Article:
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I am plotting a saturation field (as the solution of a finite element problem, using trisurf in MATLAB). Ideally, I would like to obtain the two-dimensional profile of this surface along $y=0$. See Figure 4 of this paper for an example. I am not really familiar with MATLAB's plotting routines but I noticed there's a feature to grab a data point on the surface using the cursor, so I'm hoping this is a built-in feature.

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Well I've figured out a way to do it. It's a bit convoluted but I figured I'd share it here anyway. I'm positive there is a faster way to do this but since I only need to really do this a couple of times per simulation, it's not a huge deal.

% the line y = 0
xy = [linspace(0,1,100)', zeros(100,1)];
zz = zeros(100,1);

for i=1:100
    for j=1:nElements
        % check if the point xy(i,:) is in or on the jth element (I used barycentric coordinates to do this)
        if (xy(i,:) in element j)
            % compute zz(j) (in my case, using finite element solution on element j)
        end
    end
end

nElements is the total number of mesh elements. Determining whether the point is in the element or on its boundary is very simple via barycentric coordinates. See here for more details.

Yes, it's going to check over all the elements until it finds the correct one but it gets the job done. Below is an example I made taken from a surface plot along $y=0$. enter image description here

enter image description here

If anyone has a faster/more elegant solution, please do share.

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  • $\begingroup$ See my updated answer. I think you're probably much better off looking for the elements that straddle the y=0 plane rather than choosing points and then looking for the elements that contain them. $\endgroup$ – Doug Lipinski Mar 25 '14 at 21:17
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The simplest method would be to use the built in griddata function. The one issue is that this function does not take a triangle list as input and instead uses a Delaunay triangulation for interpolation. If your mesh is not a Delaunay triangulation the results may be slightly different than directly interpolating from your triangles. Usage is follows:

xv = linspace(xmin,xmax,nx); %//desired x points
yv = zeros(size(x)); %// desired y points

zv = griddata(x,y,z,xv,yv,'linear');

Take a look at the help documentation for options other than linear interpolation.

If you need to be sure to use your mesh rather than a Delaunay triangulation, you may need something more complex.

__EDIT__
Unless you have an efficient search tree to find which element contains a given point, I think any efficient solution should probably be based on finding the elements that straddle the desired plane (y=0) and then interpolating only on those elements rather than choosing points and then trying to figure out which element they're in. This will eliminate your nested loop which can be quite slow in MATLAB.

One such solution would be to compute the intersections of your triangle edges with the plane y=0. If you need more resolution and have nonlinear elements you could also interpolate within those triangles using your finite element solution within that element. This can be done as follows (and could be much faster than your posted solution for large numbers of elements):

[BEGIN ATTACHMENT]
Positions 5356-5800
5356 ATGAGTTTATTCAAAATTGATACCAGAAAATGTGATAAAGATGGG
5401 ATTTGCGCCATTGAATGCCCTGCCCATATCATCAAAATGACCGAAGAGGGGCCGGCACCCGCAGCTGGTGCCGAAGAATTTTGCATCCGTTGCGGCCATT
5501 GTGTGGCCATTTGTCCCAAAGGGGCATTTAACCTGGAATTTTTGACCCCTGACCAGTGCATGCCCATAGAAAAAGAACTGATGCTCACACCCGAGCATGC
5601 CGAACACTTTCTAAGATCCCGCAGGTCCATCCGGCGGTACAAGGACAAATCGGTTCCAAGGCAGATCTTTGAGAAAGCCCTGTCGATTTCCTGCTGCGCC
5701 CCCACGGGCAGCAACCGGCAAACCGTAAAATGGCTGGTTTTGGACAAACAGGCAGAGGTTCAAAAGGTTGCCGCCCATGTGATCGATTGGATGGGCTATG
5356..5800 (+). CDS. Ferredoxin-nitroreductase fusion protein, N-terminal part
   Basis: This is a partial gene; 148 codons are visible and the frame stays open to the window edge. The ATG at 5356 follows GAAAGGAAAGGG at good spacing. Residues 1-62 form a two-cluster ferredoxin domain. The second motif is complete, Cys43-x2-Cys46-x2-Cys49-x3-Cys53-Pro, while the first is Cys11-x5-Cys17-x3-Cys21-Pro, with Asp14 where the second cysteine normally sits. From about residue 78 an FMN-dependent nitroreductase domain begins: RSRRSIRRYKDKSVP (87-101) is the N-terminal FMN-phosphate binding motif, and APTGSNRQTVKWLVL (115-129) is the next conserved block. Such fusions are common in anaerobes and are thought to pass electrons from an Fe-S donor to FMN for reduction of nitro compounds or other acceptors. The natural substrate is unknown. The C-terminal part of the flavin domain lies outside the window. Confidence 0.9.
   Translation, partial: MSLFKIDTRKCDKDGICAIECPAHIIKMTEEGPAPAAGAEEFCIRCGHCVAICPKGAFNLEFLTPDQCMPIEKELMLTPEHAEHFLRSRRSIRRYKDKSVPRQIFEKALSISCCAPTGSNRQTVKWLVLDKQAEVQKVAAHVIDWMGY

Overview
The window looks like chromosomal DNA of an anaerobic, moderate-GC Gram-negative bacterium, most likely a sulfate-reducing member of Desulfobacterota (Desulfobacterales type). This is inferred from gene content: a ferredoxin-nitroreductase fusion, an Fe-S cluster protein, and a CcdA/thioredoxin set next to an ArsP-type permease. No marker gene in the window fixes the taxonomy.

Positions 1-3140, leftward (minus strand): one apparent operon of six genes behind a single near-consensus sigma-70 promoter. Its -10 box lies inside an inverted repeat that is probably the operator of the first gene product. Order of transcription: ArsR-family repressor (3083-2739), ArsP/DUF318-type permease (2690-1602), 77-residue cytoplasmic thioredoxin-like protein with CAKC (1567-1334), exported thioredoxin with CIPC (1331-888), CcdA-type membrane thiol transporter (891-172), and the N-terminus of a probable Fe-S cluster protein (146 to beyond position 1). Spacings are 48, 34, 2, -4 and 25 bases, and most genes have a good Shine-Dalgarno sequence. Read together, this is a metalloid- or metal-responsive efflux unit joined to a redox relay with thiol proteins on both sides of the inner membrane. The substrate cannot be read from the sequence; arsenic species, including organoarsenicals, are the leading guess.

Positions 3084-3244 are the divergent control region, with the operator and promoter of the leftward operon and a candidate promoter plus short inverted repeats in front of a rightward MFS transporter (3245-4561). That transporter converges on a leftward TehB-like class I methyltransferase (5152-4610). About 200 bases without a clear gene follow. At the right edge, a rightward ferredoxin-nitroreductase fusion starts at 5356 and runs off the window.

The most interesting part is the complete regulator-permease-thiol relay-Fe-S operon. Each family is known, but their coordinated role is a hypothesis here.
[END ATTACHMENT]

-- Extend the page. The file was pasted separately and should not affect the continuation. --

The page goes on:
%//loop over elements
xsave=[]; zsave=[];
for i=1:n_elements
    [x y z]=getVertices(elements,i);
    if min(y)*max(y)<=0 %//check if the element intersects y=0
        %// Find intersections between edges and y=0 plane
        %// The edges can be parameterized for s in [0, 1] as:
        %//   x(s) = x(1) + s*(x(2)-x(1));
        %//   y(s) = y(1) + s*(y(2)-y(1));
        %//   z(s) = z(1) + s*(z(2)-z(1));
        %// Then just solve for s setting y(s)=0
        s1 = -y(1)/(y(2)-y(1));
        s2 = -y(2)/(y(3)-y(2));
        s3 = -y(3)/(y(1)-y(3));

        %// Save the desired points:
        if s1>=0 && s1<=1
            xsave(end+1) = x(1) + s1*(x(2)-x(1));
            zsave(end+1) = z(1) + s1*(z(2)-z(1));
        end

        if s2>=0 && s2<=1
            xsave(end+1) = x(2) + s2*(x(3)-x(2));
            zsave(end+1) = z(2) + s2*(z(3)-z(2));
        end

        if s3>=0 && s3<=1
            xsave(end+1) = x(3) + s3*(x(1)-x(3));
            zsave(end+1) = z(3) + s3*(z(1)-z(3));
        end
    end
end

%//sort the resulting points, throw out duplicates and plot
[xsave,I,~] = unique(xsave);
zsave = zsave(I);

plot(xsave,zsave)

As a fair warning, I haven't tested the above code and it could be re-written slightly to remove some of the duplication, but I think it's most clear as is.

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  • $\begingroup$ I didn't know this function existed, but unfortunately it didn't work for my data :/ $\endgroup$ – Justin Dong Mar 25 '14 at 7:18
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If you want to obtain the cross-section at a specific location you can use the MATLAB function interp2 in this way:

w = interp2(xgrid,ygrid,zgrid,x,y0);
figure()
plot(x,w)

Where $xgrid$, $ygrid$ and $zgrid$ are the matrices you used to plot your surface, $x$ is the coordinate of one of the axis and $y0$ is the coordinate on the other axesat which you want to take the cross-section.

For example, if you want to plot the cross-section for $y = 0$ then you have to write:

w = interp2(xgrid,ygrid,zgrid,x,0);
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